Once more around the Balsfjord))

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Subject: Once more around the Balsfjord))
From: Willem Jan Marinus Vader <>
Date: Wed, 16 May 2018 08:38:57 +0000

I have lived in Tromsø, N. Norway, for 45 years now, and every spring I drive 
at least once 'around the Balsfjord', the fjord penetrating southwards from 
Tromsø for some 100 km's; I must have reported about this trip many times to 
you already, so please tell me if this becomes a surfeit. This year my trip was 
2 weeks later than in most years: my car was snowed under until a week ago, and 
Riet, who was here for a week, does not much like long car drives (It is c 
250km). We have had a lingering winter, with lots of snow, but 2 weeks ago it 
got nice and sunny---one day 23*C, almost unknown of here in early May--, and 
all the snow has disappeared in record time. Now my walk to the museum is snow 
free, and there are only some rests in ditches etc left. The birch forest here 
is not yet green, but the Rowans (Mountain Ash, Sorbus) have leafed, and the 
birches, the dominant trees here, will soon follow----they were looking quite 
green already along the Balsfjord, where it often is a little bit warmer than 
here on the island.
Also yesterday the weather was quite nice, in spite of a somewhat threatening 
weather forecast: mostly sunny, and 15-16*C. The later date this year made for 
some differences: the always more arctic and usually ice-covered Ramfjord was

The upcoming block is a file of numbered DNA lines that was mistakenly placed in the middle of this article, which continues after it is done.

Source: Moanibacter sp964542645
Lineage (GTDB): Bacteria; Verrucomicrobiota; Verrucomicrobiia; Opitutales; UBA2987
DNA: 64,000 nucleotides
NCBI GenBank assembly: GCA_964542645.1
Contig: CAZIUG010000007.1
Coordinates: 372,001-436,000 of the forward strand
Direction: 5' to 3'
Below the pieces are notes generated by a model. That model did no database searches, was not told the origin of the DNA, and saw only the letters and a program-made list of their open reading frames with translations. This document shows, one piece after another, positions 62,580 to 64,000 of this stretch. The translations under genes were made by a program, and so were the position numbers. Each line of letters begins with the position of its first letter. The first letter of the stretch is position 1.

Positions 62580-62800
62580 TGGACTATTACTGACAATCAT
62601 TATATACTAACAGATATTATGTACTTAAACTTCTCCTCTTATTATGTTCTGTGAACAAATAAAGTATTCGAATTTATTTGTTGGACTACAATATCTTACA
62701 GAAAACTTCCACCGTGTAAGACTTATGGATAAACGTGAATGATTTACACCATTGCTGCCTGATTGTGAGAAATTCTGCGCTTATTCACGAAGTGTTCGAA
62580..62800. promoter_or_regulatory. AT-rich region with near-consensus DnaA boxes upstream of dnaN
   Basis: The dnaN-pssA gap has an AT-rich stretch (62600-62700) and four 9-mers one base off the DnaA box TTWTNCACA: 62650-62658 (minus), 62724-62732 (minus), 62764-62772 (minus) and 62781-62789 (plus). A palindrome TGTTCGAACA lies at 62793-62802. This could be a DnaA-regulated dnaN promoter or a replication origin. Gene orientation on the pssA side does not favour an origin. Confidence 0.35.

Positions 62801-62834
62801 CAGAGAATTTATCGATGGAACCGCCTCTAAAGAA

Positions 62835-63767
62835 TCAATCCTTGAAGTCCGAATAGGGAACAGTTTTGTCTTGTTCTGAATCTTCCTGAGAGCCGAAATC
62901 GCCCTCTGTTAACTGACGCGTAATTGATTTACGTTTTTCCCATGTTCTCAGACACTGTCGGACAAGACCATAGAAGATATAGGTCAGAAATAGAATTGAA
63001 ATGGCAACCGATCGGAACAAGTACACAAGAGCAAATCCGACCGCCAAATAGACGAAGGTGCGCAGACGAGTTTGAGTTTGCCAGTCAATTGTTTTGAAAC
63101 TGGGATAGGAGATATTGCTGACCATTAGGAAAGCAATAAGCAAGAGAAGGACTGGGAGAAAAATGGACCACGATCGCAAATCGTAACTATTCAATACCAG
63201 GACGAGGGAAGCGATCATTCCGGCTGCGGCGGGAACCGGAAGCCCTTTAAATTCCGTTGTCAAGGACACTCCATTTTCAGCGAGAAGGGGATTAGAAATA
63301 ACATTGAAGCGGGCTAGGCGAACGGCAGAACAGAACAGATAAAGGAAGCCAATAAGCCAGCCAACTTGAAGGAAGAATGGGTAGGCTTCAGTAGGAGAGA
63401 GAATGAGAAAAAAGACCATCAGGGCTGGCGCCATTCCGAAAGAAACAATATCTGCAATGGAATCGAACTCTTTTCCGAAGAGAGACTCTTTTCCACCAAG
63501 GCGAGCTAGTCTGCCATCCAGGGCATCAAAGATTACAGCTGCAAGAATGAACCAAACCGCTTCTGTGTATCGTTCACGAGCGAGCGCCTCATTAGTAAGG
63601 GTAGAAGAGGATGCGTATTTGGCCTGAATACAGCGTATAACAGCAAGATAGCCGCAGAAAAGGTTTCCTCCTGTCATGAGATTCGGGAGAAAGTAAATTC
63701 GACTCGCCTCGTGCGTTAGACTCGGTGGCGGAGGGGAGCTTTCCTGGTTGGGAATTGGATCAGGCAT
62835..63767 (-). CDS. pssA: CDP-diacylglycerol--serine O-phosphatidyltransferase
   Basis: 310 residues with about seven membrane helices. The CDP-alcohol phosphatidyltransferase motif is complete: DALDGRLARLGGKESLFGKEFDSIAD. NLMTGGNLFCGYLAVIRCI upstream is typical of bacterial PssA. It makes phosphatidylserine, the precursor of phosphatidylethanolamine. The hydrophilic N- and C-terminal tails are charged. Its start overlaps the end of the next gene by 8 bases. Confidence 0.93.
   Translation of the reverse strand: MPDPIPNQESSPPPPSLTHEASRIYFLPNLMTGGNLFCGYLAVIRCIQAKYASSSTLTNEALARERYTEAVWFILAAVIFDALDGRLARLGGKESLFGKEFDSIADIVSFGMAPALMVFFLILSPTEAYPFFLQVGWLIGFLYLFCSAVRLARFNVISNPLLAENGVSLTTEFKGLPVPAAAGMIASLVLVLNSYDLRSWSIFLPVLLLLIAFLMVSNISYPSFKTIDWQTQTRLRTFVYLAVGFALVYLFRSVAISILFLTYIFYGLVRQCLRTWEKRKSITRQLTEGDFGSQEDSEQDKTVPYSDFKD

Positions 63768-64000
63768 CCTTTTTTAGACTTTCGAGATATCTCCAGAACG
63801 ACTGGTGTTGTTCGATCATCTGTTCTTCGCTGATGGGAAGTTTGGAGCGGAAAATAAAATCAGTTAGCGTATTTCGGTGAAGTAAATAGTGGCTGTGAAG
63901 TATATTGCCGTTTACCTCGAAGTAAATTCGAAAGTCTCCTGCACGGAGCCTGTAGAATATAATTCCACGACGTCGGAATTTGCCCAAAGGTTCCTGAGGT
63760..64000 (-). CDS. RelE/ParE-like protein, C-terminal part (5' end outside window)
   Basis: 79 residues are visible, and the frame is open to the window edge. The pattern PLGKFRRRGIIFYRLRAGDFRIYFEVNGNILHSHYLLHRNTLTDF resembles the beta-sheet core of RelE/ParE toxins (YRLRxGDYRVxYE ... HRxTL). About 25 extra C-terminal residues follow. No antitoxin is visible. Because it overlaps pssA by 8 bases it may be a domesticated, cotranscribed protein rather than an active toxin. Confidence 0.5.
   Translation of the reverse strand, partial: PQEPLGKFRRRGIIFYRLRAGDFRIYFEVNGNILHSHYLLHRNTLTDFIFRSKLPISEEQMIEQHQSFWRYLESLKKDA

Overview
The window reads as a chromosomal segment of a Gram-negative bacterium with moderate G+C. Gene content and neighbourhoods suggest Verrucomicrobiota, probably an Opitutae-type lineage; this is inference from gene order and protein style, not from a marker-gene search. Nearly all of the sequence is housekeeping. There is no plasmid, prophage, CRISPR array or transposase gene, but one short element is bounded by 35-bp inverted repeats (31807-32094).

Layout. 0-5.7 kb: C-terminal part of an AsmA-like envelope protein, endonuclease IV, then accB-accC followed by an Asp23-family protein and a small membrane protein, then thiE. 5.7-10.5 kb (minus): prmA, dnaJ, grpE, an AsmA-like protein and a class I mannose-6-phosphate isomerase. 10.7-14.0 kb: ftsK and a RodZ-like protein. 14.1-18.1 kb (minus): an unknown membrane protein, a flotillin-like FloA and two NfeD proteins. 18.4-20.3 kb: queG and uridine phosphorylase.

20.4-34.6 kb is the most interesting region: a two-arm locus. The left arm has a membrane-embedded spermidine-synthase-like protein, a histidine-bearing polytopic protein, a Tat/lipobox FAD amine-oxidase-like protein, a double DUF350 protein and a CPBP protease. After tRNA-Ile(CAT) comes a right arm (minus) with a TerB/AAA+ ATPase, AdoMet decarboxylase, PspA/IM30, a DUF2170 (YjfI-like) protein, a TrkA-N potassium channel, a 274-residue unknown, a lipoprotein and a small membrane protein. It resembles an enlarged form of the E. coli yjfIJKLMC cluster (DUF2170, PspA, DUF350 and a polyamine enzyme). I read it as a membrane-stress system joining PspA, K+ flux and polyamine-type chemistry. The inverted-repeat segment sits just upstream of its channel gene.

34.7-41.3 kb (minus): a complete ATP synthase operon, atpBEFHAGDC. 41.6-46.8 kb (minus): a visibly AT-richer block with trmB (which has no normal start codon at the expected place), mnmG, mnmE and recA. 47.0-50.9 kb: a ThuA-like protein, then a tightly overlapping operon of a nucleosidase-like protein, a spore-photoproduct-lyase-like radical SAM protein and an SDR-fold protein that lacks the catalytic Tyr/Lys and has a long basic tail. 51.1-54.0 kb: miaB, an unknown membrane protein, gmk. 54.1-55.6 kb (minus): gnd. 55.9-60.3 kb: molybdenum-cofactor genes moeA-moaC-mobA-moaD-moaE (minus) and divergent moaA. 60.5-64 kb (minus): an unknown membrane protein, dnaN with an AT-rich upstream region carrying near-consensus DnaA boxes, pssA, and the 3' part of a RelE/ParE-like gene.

now already ice free, and all the flocks of sea ducks (Scoters, eiders, 
Long-tailed ducks) that concentrate on the Balsfjord in spring, i.a. to feast 
on Capelin eggs, had already disappeared. When I started (8.30, I often do not 
manage to be out early) the Pied Flycatcher was singing lustily in the garden 
(They nest in nest boxes), and I also heard Greenfinches (of course) and the 
newcomer Blue Tit. The trip starts out along the main road south (E8) for some 
30 km, and the usual suspects join the day list: Common Gulls live up to their 
name and are everywhere, Hooded Crows and Magpies are common, Fieldfares rattle 
and scold, while the fjord yields Herring and Great Black-backed Gulls, 
Oystercatchers and Common Eiders (and the odd Mallard), but not yet any terns, 
while the cormorants of winter have left to nest elsewhere. At 81, I need most 
of my attention on the road, so only the most conspicuous birds are noticed.

The above-mentioned Ramfjord, a side fjord of the Balsford, stretches 
east-west, and I drive around it. There is this time a year an enormous 
difference between the two sides: while the forest on the south-oriented north 
shore is already quite green, along the secondary road on the other side of 
this fjord there are still large patches of snow, and the birches here are 
bare.  But it is here I get my first positive surprise: a Ring Ouzel flies 
across the road in front of the car. This is not a rare bird here, but they 
almost seem to be somewhat allergic to roads and are therefore seldom seen.. My 
first stop is at the mouth of the small Andersdalen river, just when I get back 
to the Balsfjord itself. Here, somewhat earlier in May, I often spot wintering 
Yellow-billed Loons (White-billed Divers), but they have gone now, and I have 
to be content with Redshanks and Curlews this time.

After this the road curves around and we enter a birch forest, with alders, 
poplars, rowans and the  occasional planted  spruce, on a quite steep slope. 
Here again the  microclimate must be excellent, as the forest looks definitely 
green, and in addition to the thousands of Coltsfoot, that grace the road 
verges everywhere just now in our area, there are also Caltha in the ditch, the 
many 'minrates of Equisetum arvense and the quickly growing 'soldiers' of the 
fern Struthiopteris, that always remind me of soldiers on parade. There is 
birdsong here, but much less than I had expected (By now it is 10 am): Norway's